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Sunday, May 26, 2019

Opinion

First daughter’s selfie sparks privacy concerns


The Internet entered a state of frenzy after a private photo of one prominent figure leaked online.

According to the Houston Chronicle, the White House is investigating how a private picture of President Barack Obama’s 16-year-old daughter Malia appeared online. The picture was shared on the Instagram page of a Brooklyn hip-hop group known as Pro Era — in the picture, Malia is wearing a promotional t-shirt for the group.

The International Business Times has further declared that Pro Era is using Malia’s picture as a means of promotion for their group.

representative for one of the members of Pro Era — Joey Badass, more commonly known as Joey Bada$$ — said the image was shared with the group by “a mutual friend of Malia and the Pro Era member.” Although there is still some uncertainty as to whether or not the girl in the picture is actually Malia, there is strong evidence to believe that it is her.

The female shown in the photograph sports the same double-pierced ears as Malia. It is also reasonable to believe that Malia is a fan of Pro Era since she was spotted at Lollapalooza after a performance by Chance the Rapper.

There are a number of reasons why this leaked photo is a matter of discussion, debate and concern. First and foremost, Joey Bada$$ is likely not to be the type of individual that Obama and First Lady Michelle Obama would want their daughter supporting.

Bada$$, whose real name is Jo-Vaughn Jalani Virginie, was arrested by Byron Bay Police at the Falls Music Festival after allegedly punching a security guard in the face. Considering the conservative attitude the Obamas maintain during publicized events, it can be safely assumed that they would not approve of their daughter supporting this group.

Another, more important reason is that Malia and her 13-year-old sister Sasha have an extremely limited presence on social media.

Michelle said in an interview with Barbara Walters, which was published in 2013 in People Magazine, that of her two daughters, only Malia has access to social media sites such as Facebook.

“I still am not a big believer in Facebook for young people,” Michelle said. “Particularly for (my daughters), because they’re in the public eye.”

Obama and Michelle have always attempted to keep their daughters out of the public eye as much as possible. According to the Houston Chronicle, Michelle sent out a complaint in 2009, shortly after Obama’s inauguration, to an Illinois company known as Ty Inc that named some of its Beanie Babies after Malia and Sasha.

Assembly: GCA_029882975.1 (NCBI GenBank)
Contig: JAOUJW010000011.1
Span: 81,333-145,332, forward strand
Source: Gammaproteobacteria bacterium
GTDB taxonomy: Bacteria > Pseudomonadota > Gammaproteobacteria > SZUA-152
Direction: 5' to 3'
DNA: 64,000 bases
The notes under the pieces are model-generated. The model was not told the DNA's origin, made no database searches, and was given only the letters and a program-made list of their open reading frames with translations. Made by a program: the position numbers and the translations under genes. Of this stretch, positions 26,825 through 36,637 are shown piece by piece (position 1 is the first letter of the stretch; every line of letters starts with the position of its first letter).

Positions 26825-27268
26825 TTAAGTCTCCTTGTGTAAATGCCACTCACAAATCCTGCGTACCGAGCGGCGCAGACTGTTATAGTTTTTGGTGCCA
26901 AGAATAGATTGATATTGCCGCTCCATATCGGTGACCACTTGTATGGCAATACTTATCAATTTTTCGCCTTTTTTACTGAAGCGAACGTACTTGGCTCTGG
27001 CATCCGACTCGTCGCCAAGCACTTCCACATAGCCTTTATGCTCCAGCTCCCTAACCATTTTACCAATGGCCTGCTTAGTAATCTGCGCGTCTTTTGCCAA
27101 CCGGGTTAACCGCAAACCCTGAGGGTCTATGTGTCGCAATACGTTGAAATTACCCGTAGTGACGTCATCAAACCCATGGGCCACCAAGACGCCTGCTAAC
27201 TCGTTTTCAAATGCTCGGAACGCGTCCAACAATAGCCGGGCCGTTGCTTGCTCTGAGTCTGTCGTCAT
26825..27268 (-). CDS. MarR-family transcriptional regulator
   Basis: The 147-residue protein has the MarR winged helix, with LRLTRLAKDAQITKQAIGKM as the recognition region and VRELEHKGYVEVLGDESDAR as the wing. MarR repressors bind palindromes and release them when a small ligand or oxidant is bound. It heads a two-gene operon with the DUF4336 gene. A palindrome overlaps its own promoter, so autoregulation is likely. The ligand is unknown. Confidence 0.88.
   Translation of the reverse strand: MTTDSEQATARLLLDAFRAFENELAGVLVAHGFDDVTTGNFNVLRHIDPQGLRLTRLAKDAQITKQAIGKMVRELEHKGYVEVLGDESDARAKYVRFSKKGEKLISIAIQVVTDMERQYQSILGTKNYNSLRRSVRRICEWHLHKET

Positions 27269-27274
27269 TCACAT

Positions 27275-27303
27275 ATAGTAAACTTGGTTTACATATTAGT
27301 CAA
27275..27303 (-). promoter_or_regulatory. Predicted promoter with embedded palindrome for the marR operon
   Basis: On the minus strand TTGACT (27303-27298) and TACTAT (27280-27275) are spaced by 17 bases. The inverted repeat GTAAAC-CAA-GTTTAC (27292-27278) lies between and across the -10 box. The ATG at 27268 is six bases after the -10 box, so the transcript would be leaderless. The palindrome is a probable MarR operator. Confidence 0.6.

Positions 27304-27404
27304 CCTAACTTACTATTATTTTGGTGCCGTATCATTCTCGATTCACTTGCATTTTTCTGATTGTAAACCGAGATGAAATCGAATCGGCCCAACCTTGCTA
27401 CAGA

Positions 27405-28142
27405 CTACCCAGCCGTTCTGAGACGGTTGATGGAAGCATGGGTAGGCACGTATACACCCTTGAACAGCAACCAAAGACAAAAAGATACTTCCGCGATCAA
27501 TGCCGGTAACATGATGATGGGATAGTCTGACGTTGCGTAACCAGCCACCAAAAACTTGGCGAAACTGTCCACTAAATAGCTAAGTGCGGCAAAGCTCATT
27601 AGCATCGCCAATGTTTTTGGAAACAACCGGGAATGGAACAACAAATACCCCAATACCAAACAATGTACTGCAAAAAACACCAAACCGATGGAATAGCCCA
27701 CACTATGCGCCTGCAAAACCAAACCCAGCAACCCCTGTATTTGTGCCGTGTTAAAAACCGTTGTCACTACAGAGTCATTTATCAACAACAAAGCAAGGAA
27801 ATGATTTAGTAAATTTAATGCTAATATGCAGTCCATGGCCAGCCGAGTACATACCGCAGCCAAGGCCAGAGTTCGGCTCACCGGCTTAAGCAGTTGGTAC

The question that now arises is whether or not Malia and Sasha should be entitled to their privacy, despite their position as the First Daughters.

“I do not think they should be entitled to privacy,” said broadcast journalism senior Christina Caballero. “Whether they think so or not, they are kind of viewed like celebrities. And they knew that once their father became a public figure, the most famous public figure in the world, they would be photographed.”

However, Malia and Sasha didn’t choose to become part of the public eye.

Obama chose to run for President. He was well aware that his every move would be discussed and scrutinized because of his position, but the same cannot be said for his daughters. Malia and Sasha had no choice in the career their father chose; therefore, they should be treated as any normal teenager.

“Social media is now the norm when it comes to communication,” said public relations graduate student Armand Viscarri. “However, there is a large difference between using social media for communication and using a personal picture for promotional purposes.”

When Malia took the picture wearing the Pro Era t-shirt, she didn’t take it with the intention of sharing it with the entire world. What Pro Era did by posting her picture on their Instagram page was exploitative.

It should not matter that she is the President’s daughter, because first and foremost, she is a teenage girl that deserves the same privacy as anyone else.

Opinion columnist Trishna Buch is a print journalism senior and may be reached at [email protected]

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